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TO MY MOST HONOR'D FRIEND
MR. FRANCIS GODOLPHIN,
HONOR'D SIR, Your most worthy brother, Mr. SIDNEY GODOLPHIN, when he lived, was pleased to think my studies something, and otherwise to oblige me, as you know, with real testimonies of his good opinion, great in themselves, and the greater for the worthiness of his person.
For there is not any virtue that disposeth a man, either to the service of God, or to the service of his country, to civil society, or private friendship, that did not manifestly appear in his conversation, not as acquired by necessity, or affected upon occasion, but inherent, and shining in a generous constitution of his nature. Therefore, in honour and gratitude to him, and with devotion to yourself, I humbly dedicate unto you this my discourse of Commonwealth. I know not how the world will receive it, nor how it may reflect on those that shall seem to favour it. For in a way beset with those that contend, on one side for too great liberty, and on the other side for too much authority, 't is hard to pass between the points of both unwounded. But yet, methinks, the
endeavour to advance the civil power, should not be by the civil power condemned ; nor private men, by reprehending it, declare they think that power too great. Besides, I speak not of the men, but, in the abstract, of the seat of power, (like to those simple and unpartial creatures in the Roman Capitol, that with their noise defended those within it, not because they were they, but there), offending none, I think, but those without, or such within, if there be any such, as favour them. That which perhaps may most offend, are certain texts of Holy Scripture, alleged by me to other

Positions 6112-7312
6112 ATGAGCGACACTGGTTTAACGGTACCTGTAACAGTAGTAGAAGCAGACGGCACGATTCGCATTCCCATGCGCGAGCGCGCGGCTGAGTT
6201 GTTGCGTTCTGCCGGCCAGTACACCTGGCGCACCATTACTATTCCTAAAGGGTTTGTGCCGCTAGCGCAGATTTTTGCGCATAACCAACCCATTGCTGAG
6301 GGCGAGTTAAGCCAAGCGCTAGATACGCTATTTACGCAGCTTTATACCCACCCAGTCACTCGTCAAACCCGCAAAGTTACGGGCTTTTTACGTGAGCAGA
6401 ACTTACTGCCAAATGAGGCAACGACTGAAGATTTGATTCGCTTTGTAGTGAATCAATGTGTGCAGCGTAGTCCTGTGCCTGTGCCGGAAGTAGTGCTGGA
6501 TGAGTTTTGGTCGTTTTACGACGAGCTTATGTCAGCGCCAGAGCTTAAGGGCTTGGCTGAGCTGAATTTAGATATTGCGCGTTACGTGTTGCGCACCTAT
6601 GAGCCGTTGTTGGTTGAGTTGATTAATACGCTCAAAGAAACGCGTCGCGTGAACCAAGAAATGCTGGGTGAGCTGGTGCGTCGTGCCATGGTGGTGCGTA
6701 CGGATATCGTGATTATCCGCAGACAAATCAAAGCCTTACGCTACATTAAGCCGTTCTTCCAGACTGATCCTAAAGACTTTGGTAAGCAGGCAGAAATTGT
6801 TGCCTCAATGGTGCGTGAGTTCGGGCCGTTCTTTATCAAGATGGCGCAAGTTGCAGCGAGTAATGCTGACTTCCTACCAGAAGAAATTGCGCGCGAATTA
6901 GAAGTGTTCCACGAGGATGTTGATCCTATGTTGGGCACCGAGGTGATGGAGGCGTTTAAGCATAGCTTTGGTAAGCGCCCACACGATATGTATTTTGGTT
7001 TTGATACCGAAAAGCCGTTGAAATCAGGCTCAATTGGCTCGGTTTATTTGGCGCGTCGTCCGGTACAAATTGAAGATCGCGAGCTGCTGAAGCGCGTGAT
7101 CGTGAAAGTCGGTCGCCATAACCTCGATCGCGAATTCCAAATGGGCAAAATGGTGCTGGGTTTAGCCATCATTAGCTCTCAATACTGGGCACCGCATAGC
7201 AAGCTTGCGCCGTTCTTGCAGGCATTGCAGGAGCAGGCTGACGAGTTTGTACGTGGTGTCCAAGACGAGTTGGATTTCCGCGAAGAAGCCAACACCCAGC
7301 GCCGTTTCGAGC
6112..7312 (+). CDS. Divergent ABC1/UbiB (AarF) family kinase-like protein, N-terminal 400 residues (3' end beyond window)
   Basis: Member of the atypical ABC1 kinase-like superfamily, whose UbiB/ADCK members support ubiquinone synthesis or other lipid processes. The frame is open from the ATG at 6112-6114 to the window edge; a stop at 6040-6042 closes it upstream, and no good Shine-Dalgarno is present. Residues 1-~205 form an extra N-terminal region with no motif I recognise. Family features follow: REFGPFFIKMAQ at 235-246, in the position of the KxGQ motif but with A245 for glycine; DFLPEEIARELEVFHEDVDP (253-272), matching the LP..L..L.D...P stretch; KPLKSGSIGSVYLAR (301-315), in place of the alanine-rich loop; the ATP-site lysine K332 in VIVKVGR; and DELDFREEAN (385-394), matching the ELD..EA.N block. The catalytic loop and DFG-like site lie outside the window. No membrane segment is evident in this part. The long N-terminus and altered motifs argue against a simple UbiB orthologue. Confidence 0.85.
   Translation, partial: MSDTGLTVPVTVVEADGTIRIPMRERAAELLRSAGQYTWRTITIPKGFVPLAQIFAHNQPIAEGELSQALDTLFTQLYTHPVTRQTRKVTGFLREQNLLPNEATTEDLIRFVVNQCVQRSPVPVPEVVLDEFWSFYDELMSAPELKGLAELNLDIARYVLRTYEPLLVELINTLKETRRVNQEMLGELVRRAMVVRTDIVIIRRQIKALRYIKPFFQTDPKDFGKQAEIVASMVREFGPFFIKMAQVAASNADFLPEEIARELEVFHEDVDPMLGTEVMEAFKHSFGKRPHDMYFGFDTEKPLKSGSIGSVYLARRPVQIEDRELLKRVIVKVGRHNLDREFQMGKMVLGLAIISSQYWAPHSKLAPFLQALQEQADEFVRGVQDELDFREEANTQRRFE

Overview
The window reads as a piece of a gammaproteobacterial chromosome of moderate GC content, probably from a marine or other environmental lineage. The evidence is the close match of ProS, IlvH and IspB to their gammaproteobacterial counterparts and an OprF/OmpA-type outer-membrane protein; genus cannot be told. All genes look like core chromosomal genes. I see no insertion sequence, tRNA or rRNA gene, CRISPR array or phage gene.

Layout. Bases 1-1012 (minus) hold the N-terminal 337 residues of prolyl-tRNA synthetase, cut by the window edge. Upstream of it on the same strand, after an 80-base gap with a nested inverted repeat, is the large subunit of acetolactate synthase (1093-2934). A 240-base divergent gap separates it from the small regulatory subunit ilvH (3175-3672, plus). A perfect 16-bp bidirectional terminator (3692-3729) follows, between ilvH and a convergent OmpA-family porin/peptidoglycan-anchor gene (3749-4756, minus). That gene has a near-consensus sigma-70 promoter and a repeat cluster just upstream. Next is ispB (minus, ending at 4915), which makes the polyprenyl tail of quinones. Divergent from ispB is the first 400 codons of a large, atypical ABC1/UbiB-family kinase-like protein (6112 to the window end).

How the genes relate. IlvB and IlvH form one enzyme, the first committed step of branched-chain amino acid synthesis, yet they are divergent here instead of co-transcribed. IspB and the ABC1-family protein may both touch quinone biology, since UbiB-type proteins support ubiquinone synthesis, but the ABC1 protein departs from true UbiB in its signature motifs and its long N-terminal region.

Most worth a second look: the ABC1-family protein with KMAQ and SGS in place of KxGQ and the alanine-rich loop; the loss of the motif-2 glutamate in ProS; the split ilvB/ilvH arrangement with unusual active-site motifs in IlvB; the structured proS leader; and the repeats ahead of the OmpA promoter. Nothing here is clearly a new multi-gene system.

than ordinarily they use to be by others. But I have done it with due submission, and also, in order to my subject, necessarily; for they are the outworks of the enemy, from whence they impugn the civil power. If notwithstanding this, you
my labour generally decried, you may be pleased to excuse yourself, and say, I am a man that love my own opinions, and think all true I say, that I honoured your brother, and honour you, and have presumed on that, to assume the title, without your knowledge, of being, as I am,
THOMAS HOBBES. Paris, April 15, 1651.
THE CONTENTS OF THE CHAPTERS.
THE FIRST PART.-OF MAN.
8. Of the Virtues, commonly called Intellectual; and their con-
THE SECOND PART.-OF COMMONWEALTH.
THE THIRD PART OF A CHRISTIAN COMMONWEALTH.
THE FOURTH PART OF THE KINGDOM OF DARKNESS.
Nature, the art whereby God hath made and governs the world, is by the art of man, as in many other things, so in this also imitated, that it can make an artificial animal. For seeing life is but a motion of limbs, the beginning whereof is in some principal part within ; why may we not say, that all automata (engines that move themselves by springs and wheels as doth a watch) have an artificial life? For what is the heart, but a spring; and the nerves, but so many strings ; and the joints, but so many wheels, giving motion to the whole body, such as was intended by the artificer? Art goes yet further, imitating that rational and most excellent work of nature, man. For by art is created. that great LEVIATHAN called a COMMONWEALTH, or STATE, in Latin Civitas, which is but an artificial man ; though of greater stature and strength than the natural, for whose protection and defence it was intended; and in which the sovereignty is an artificial soul, as giving life and motion to the whole body; the